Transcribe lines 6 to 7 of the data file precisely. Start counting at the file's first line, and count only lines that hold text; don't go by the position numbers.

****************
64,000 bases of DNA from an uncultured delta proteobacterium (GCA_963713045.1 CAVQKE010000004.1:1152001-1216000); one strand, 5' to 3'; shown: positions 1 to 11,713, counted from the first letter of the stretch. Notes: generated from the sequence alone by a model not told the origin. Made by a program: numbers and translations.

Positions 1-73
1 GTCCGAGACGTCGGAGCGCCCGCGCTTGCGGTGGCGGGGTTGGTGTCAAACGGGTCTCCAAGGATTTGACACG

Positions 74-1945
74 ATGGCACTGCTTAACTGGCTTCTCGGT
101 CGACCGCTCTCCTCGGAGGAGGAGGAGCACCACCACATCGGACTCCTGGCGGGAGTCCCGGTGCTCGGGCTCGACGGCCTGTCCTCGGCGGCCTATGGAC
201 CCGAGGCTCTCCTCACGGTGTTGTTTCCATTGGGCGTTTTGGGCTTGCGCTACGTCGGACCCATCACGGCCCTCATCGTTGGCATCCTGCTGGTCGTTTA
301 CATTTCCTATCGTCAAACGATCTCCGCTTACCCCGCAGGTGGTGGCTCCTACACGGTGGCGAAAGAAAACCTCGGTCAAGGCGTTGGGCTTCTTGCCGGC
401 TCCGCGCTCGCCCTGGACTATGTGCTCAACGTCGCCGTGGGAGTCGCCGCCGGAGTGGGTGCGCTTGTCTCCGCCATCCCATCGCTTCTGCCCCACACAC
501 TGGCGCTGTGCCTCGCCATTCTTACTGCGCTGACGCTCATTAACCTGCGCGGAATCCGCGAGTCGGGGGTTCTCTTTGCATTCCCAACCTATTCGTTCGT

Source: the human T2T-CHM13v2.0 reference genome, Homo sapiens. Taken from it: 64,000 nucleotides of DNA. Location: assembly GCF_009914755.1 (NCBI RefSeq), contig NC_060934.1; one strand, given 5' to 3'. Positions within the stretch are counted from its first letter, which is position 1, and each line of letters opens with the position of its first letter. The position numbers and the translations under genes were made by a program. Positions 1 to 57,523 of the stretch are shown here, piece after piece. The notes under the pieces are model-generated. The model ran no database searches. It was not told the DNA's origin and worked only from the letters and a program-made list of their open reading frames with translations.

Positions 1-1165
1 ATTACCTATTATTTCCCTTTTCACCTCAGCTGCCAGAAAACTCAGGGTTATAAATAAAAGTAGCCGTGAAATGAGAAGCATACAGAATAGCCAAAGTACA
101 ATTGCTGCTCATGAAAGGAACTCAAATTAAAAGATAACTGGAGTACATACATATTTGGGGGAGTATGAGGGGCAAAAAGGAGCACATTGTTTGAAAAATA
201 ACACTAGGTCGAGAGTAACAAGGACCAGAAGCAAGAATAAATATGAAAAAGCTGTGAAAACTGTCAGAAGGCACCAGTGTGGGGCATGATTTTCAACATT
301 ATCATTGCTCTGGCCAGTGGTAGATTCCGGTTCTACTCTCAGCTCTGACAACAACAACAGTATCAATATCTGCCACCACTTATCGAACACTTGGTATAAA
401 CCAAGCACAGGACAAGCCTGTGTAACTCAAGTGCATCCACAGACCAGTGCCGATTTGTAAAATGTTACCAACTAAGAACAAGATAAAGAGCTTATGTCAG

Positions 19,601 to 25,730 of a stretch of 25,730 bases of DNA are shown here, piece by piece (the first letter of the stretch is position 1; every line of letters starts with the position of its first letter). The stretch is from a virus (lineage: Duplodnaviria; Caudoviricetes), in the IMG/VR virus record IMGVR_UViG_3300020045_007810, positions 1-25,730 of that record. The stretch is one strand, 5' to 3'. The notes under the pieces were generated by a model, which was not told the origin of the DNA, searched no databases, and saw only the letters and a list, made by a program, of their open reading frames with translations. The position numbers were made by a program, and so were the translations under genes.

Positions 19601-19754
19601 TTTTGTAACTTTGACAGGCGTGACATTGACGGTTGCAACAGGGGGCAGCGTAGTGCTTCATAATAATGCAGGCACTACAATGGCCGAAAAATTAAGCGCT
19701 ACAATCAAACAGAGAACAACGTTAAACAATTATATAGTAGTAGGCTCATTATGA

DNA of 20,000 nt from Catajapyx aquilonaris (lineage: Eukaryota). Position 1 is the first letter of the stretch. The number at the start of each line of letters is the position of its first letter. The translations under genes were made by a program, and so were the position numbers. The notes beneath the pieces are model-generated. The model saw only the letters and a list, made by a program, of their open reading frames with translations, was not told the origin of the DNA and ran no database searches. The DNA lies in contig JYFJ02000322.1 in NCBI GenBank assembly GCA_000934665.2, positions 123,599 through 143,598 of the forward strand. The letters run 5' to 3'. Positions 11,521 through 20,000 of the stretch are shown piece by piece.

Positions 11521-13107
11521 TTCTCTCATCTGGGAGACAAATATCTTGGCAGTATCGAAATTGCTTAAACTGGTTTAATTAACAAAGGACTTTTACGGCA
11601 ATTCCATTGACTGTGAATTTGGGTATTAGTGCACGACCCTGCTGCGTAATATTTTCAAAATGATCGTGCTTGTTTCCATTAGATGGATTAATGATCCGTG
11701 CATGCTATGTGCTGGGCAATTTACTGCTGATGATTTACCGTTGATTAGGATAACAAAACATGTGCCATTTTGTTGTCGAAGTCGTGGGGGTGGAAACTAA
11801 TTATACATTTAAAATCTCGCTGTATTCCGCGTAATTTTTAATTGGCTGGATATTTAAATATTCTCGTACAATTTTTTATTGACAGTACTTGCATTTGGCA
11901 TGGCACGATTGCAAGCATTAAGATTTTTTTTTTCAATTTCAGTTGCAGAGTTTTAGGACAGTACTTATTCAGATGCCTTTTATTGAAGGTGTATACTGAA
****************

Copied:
101 CGACCGCTCTCCTCGGAGGAGGAGGAGCACCACCACATCGGACTCCTGGCGGGAGTCCCGGTGCTCGGGCTCGACGGCCTGTCCTCGGCGGCCTATGGAC
201 CCGAGGCTCTCCTCACGGTGTTGTTTCCATTGGGCGTTTTGGGCTTGCGCTACGTCGGACCCATCACGGCCCTCATCGTTGGCATCCTGCTGGTCGTTTA